Blue Line Investing, Article 10 of 12
Individual stocks, stock mutual funds, stock exchange-traded funds (ETFs) – which one(s) are right for you? While we can not answer that question, we would like to share why we prefer using ETFs as our primary investment choice. In addition to how well ETFs conform to our Blue Line Investing process, additional benefits include diversification, marketability, and selectivity.
From a diversification standpoint we prefer ETF’s over individual stocks. To be clear, this doesn’t mean we don’t or won’t invest in individual stocks. It simply means we prefer to minimize the risk associated with investing in individual stocks. ETFs help us accomplish that by allowing us to invest in a diversified sector rather than invest in a few individual companies. For instance, share prices of medical device company Zimmer Biomet Holdings, Inc. (symbol ZBH) recently dropped over -20% in the past two weeks. In comparison, shares prices of the iShares U.S. Medical Device ETF (symbol IHI) dropped over -4% over the same time period. We prefer to capture most of the upside with less of the downside rather than attempt to capture all of the upside along with all of the downside.
From a marketability standpoint, we prefer ETF’s over mutual funds. Consider for instance the Vanguard 500 Index mutual fund (Admiral Shares symbol VFIAX) compared to the Vanguard S&P 500 ETF (symbol VOO). At first glance these two investments appear the same. They both invest in the same 500 stocks that represent the S&P 500 Index, both own those 500 stocks in the same proportions, and both have the same annual underlying expenses. So in essence they are the same, right? No, they are not. The reason is their individual marketability. For instance, with all mutual funds, no matter when you place your buy or sell order during the trading day, you always receive the share price at the close. Since ETFs are marketable like individual stocks, whenever you place your buy or sell order during the trading day, you receive the price at that moment in time. Depending on the specific day of purchase and sale, and depending on the volatility of the market on those given days, you can realize a different return over the long run by investing the same amount of money in these two similar, yet different, investments.
From a selectivity standpoint, we again prefer ETF’s over mutual funds. There are occasions when it can be advantageous to avoid certain sectors of the stock market, especially when a sector is experiencing a negative primary trend. This can be one of the drawbacks to investing in indexed investments over the long run that remain fully invested in all sectors. For instance, during the summer of 2014 the energy sector topped. By the time that sector reached the bottom in early 2016 it lost over -48%. So for passive investors who invested in an index-type investment, their return was impaired for the year by the negative performance from that one sector. Is there a way to avoid this? We believe there is. One possibility would be to reconstruct the S&P 500 Index by using sector ETFs in similar proportions. Then, when any sector violates your sell discipline just simply remove it from your investment portfolio. This could help lessen the negative impact to your investment portfolio from the price decline in that sector.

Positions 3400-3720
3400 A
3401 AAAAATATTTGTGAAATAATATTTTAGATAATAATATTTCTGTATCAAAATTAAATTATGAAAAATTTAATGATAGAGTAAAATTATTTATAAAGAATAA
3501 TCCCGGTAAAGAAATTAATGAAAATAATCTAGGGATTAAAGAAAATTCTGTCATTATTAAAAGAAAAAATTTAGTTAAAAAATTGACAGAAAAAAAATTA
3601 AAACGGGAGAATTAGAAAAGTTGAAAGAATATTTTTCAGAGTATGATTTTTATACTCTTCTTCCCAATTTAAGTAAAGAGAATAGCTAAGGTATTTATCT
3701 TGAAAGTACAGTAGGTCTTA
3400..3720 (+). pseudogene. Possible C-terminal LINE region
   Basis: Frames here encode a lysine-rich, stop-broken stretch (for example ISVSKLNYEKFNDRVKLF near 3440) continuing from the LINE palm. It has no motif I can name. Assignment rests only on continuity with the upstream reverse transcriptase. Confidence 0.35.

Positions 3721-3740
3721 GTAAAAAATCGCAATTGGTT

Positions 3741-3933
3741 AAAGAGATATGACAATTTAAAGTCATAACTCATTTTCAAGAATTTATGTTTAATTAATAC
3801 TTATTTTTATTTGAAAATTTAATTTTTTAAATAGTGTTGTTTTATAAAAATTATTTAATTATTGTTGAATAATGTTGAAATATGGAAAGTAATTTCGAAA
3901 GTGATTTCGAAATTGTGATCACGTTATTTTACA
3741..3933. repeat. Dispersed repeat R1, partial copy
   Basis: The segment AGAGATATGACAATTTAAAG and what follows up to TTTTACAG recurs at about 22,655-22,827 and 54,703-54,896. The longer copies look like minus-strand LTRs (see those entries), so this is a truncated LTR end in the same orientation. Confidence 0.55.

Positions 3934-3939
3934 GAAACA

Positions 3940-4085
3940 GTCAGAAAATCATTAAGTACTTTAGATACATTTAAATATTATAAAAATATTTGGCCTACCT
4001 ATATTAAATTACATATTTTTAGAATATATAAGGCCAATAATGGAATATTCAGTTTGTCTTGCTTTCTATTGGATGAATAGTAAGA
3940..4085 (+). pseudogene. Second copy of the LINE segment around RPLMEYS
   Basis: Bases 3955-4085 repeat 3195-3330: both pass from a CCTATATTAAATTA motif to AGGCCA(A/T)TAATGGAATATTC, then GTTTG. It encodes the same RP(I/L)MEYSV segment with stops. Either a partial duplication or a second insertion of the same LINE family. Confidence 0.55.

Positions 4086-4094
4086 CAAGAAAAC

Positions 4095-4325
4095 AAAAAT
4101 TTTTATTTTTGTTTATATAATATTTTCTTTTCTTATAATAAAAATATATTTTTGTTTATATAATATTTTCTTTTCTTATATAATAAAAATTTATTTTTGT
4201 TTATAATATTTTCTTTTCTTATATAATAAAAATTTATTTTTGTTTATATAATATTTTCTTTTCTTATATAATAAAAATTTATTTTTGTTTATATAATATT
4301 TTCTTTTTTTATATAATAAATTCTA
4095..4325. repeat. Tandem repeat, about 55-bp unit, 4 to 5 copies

Depending on your investment philosophy and process you will likely use one or a combination of these investment choices. Now that we have explained why we prefer using ETFs, in our next article we will explore some of the potential benefits of selectively incorporating inverse ETFs in your investment portfolio.
Past performance is not indicative of future results. This material is intended for educational purposes only and is not financial advice or an offer to buy or sell any product or to adopt a particular investment strategy. The investment strategy discussed may not be suitable for all investors. Investors must make their own decisions based on their specific investment objectives and financial circumstances. The opinions expressed are those of Blue Line Investing and are not necessarily those of Gordon Asset Management, LLC and are subject to change without notice. Blue Line Investing reserves the right to modify its current investment strategies based on changing market dynamics or client needs. Advisory services offered through Gordon Asset Management, LLC (GAM). GAM is an SEC-registered investment adviser. Registration does not imply a certain level or skill or training. More information about the advisor, its investment strategies and objectives, is included in the firm’s Form ADV Part 2, which can be obtained, at no charge, by calling (866) 216-1920. The principle office of Gordon Asset Management, LLC is located at 1007 Slater Road, Suite 200, Durham, North Carolina, 27703.